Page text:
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Ed Poll
  Week of March 24, 2009

Can You Afford to Do Good?

The age-old concept of pro bono publico ("for the public good") describes the services of lawyers who voluntarily contribute their time, without charge or at substantially reduced rates, to establish or preserve the rights of disadvantaged individuals and to assist organizations that help such individuals. But the simple fact is that no lawyer can be expected to fulfill a broader social purpose of serving the public unless that lawyer's practice generates the profitability that allows devoting time to pro bono work. Indeed, the largest firms know (just as the largest corporations do) that profitability supports programs and services that benefit people who cannot otherwise afford them.
If a firm of any size wants to encourage lawyers to do good, it is essential that the compensation system track and give some compensation recognition for non-billable service - whether it is pro bono representation, involvement in professional associations, community service activity, or some other use of lawyer time that does not go directly to billable client work. Although lawyers regularly engage in many civic and charitable activities, by volunteering, serving on bar association committees and boards of nonprofit organizations, and otherwise contributing to their communities, large firms may not track and give pro bono credit for such activity. Instead, they often focus only on pro bono litigation.
Ultimately, profitability is the key to successful pro bono performance in any firm of any size. If the client billings are not sufficient to support pro bono non-billable time, the commitment to serving the public will be tenuous at best. Certainly, an institutional pro bono target can best be met under a corporate compensation model, where all share in the firm's performance. But for a solo practice or a megafirm, strong financial performance is the foundation that supports making a meaningful pro bono effort.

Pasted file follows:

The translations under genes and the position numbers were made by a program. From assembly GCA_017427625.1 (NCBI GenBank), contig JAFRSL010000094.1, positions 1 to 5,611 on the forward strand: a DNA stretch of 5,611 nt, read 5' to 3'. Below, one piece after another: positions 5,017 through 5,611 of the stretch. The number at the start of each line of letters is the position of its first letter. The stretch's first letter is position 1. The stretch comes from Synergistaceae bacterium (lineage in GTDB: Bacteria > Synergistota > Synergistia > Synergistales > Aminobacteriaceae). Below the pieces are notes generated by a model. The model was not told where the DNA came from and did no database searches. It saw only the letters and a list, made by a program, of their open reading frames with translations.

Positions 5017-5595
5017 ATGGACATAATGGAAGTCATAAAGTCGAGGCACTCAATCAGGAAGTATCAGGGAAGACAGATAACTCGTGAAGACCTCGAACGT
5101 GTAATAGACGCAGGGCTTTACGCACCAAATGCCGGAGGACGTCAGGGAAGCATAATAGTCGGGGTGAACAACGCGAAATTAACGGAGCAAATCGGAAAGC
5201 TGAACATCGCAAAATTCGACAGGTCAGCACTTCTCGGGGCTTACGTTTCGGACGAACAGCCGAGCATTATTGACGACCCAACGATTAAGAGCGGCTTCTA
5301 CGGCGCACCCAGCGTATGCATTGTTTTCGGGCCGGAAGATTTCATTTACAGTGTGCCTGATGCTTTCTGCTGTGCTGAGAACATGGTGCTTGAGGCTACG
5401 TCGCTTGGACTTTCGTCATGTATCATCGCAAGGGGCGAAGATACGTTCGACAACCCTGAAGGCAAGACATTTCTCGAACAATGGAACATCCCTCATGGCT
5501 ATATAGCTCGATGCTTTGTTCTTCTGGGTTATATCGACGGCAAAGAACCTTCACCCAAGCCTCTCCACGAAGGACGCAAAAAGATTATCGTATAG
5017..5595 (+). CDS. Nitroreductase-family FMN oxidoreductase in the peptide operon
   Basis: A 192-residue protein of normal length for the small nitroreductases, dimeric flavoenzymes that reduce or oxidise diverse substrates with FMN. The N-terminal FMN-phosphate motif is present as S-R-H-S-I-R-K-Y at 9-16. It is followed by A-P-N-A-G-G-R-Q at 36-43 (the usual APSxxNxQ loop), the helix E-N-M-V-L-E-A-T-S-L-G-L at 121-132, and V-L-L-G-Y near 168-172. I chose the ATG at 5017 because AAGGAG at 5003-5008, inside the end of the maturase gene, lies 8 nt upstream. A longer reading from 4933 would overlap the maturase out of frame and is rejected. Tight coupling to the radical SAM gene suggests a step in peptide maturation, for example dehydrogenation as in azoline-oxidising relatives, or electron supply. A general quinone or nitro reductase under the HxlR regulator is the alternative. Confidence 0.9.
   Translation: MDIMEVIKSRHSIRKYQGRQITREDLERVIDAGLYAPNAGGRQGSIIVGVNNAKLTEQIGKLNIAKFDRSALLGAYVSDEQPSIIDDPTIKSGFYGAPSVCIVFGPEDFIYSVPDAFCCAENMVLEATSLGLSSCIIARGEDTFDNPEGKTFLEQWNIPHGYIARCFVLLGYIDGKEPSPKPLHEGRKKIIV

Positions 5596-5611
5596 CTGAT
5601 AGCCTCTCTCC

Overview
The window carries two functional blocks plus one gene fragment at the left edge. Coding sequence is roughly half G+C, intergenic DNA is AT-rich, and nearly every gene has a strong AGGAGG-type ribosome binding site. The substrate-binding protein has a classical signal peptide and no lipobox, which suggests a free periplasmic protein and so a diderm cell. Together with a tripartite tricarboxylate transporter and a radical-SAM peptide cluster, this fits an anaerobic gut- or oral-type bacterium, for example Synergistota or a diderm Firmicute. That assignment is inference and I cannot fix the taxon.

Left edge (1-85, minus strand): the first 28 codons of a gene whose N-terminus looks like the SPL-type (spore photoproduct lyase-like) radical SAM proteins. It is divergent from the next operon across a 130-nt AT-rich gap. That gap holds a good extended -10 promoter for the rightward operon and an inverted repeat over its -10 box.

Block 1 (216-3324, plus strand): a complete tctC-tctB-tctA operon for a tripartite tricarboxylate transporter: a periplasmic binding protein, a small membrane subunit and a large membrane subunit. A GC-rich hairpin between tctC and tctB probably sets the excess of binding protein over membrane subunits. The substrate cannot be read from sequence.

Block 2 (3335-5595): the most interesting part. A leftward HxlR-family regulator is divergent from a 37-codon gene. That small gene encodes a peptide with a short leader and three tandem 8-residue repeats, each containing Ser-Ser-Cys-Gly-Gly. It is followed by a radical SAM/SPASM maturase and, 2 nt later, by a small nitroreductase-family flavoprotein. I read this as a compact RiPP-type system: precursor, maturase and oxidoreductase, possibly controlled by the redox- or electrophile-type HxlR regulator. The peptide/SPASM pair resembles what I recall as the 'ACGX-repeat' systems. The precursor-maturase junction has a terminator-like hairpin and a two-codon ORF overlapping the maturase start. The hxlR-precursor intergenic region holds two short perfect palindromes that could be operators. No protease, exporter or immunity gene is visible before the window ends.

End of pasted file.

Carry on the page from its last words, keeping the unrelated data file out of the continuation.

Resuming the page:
Lawyers wanting to do better for themselves drive much of what they seek to accomplish professionally, even as they strive to do the best that they can for their clients, their profession, and the society in which they live. The airline mantra for dealing with loss of cabin pressure, put your oxygen mask on first and then attend to your children, applies here. The equivalent in a law practice is to take a deep breath and really assess whether you have the time and financial resources for pro bono work. If there's cause for concern, your analysis will show it. If not, it gives you more peace of mind to undertake pro bono matters.

Ed Poll

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Ed Poll
Ed Poll

Personal Commentary
While the economic crisis is being felt by nearly every segment of the working population, one group of workers is faced with particularly tough decisions regarding their futures. Law firms need to be prepared to assist them in making a transition during challenging times. Six-in-ten workers (60 percent) over the age of 60 say they are putting off their retirement due to the impact of the U.S. financial crisis on their long-term savings, according to a survey by CareerBuilder.
I agree with Ron Friedmann that lawyers, even partners in larger firms, are feeling the economic strains of today's world and therefore delaying anticipated retirement. But one group of lawyers may not: Solo and Small Firm lawyers. These folks have something of value that they can sell - converting their equity into cash. Most lawyers never thought their law practice was a saleable asset. So, while their investments may have tanked, they can look to their law practice for ready cash.
Best wishes,
Ed Poll
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Ed Poll
Ed Poll

What Readers Are Saying...
"I look at Ed as my business partner now—my once-a-week essential business meeting to take the pulse of my practice. During our one-hour phone conversations, we hash out the larger and smaller business challenges of my law firm. I always come away from those conversations enlarged, challenged, and sometimes even quite shaken, but with the tools necessary to move forward down the path he and I are constantly redefining for me and my firm."
-AL, Northern California

Ed Poll
Ed Poll

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